The emailed statement then stated that the law was on their side.

“For dogs with serious medical conditions and especially those stemming from extreme old age who are in pain and suffering, it is the duty of veterinary staff to provide peaceful end of life care. This decision is not made lightly but is always made in the best interest of the pet. In these cases, if a pet has been lost or abandoned, we scan for identification that ideally will lead us back to an owner before any end-of-life decision is made. However, if there is no information at all from a microchip or any other identification, we must make the decision on our own within the most humane timeframe. Euthanasia of stray animals is regulated by New York State Agriculture and Markets Law: https://www.nysenate.gov/legislation/laws/AGM/A26. The law specifically states that if an animal is suffering, euthansia may be performed before the stray hold period is over.”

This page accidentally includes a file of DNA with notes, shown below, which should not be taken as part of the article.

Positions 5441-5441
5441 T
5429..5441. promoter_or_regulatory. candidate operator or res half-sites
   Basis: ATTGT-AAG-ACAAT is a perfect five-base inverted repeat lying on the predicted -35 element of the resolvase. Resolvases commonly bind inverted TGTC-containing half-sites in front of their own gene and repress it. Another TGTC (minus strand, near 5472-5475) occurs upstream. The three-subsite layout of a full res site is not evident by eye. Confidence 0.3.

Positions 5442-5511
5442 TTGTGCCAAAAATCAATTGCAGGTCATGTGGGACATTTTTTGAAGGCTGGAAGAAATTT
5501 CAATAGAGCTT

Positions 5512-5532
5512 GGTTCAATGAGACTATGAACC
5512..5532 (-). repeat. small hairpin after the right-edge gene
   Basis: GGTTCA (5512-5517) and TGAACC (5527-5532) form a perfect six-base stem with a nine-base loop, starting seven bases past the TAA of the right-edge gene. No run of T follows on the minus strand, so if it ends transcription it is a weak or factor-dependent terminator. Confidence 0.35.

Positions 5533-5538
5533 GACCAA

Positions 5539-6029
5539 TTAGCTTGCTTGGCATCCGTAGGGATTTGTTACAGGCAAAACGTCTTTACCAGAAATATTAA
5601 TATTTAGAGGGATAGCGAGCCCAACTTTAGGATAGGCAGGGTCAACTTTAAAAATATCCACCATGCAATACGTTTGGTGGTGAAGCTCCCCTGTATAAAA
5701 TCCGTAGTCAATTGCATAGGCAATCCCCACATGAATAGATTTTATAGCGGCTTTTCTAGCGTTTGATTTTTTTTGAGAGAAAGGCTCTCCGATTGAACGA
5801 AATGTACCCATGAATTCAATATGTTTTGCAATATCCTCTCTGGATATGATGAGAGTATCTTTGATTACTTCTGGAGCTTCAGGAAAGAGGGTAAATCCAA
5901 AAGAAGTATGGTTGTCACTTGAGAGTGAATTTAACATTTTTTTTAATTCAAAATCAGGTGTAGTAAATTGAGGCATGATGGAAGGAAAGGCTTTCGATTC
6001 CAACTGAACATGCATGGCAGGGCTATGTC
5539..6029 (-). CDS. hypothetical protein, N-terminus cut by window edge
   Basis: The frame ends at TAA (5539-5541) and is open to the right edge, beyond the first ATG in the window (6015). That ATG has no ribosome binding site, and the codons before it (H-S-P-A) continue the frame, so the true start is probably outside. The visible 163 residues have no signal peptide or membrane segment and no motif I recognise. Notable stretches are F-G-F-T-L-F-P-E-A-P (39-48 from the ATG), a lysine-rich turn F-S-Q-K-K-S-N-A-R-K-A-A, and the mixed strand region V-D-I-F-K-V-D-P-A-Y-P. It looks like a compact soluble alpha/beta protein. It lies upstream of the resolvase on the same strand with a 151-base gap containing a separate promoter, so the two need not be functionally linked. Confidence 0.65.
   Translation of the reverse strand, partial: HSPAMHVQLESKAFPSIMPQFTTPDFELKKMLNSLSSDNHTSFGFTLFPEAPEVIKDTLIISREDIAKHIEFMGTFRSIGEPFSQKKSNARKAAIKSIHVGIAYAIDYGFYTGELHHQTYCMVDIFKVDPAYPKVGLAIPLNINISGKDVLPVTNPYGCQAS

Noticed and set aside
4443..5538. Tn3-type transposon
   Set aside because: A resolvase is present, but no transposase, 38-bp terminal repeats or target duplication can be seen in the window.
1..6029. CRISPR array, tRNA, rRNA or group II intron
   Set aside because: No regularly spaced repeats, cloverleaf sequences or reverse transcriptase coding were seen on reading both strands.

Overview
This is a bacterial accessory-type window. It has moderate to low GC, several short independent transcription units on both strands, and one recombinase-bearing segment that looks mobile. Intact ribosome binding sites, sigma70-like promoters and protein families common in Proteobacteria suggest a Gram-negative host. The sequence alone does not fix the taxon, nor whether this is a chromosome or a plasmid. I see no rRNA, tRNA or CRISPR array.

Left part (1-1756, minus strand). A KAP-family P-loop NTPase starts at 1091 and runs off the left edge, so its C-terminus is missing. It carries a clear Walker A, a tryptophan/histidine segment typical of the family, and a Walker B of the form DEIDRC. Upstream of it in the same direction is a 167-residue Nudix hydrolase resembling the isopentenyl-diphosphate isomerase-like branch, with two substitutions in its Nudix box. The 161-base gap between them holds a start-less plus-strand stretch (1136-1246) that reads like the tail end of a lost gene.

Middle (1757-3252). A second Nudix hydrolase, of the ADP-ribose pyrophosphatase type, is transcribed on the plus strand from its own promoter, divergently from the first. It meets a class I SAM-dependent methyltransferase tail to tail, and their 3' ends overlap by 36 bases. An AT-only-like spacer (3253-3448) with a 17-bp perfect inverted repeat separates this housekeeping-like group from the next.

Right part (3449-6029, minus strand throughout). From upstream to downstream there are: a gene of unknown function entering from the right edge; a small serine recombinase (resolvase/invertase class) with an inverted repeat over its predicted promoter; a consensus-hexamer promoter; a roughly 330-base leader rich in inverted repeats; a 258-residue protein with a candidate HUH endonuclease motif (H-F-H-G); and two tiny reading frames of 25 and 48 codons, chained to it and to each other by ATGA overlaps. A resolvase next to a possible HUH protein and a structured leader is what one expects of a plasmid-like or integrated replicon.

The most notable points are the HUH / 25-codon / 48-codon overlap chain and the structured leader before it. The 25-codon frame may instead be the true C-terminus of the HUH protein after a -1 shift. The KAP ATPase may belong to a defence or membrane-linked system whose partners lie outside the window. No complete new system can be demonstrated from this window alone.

Juan shared that their veterinarian had described how there was little that could be done regarding the age-related issues that Leona had, but the family made the decision with the veterinarian that she would live the rest of her life at home.

“Leona never stood a chance the moment she walked to ACC and that’s not fair,” he said. “That’s not fair. She should have came home to us, and she should have died on our terms. Our family should have made that decision of when to start her end-of-life story.”

Juan’s sister Ericka expressed heartbreak over what happened to her dog, adding that she “thought shelters were a safe haven.”

“They took my dog from me,” she shared, holding back tears, adding that while she plans to fight with her family for justice for Leona, “at the end of the day, I’ve already lost.”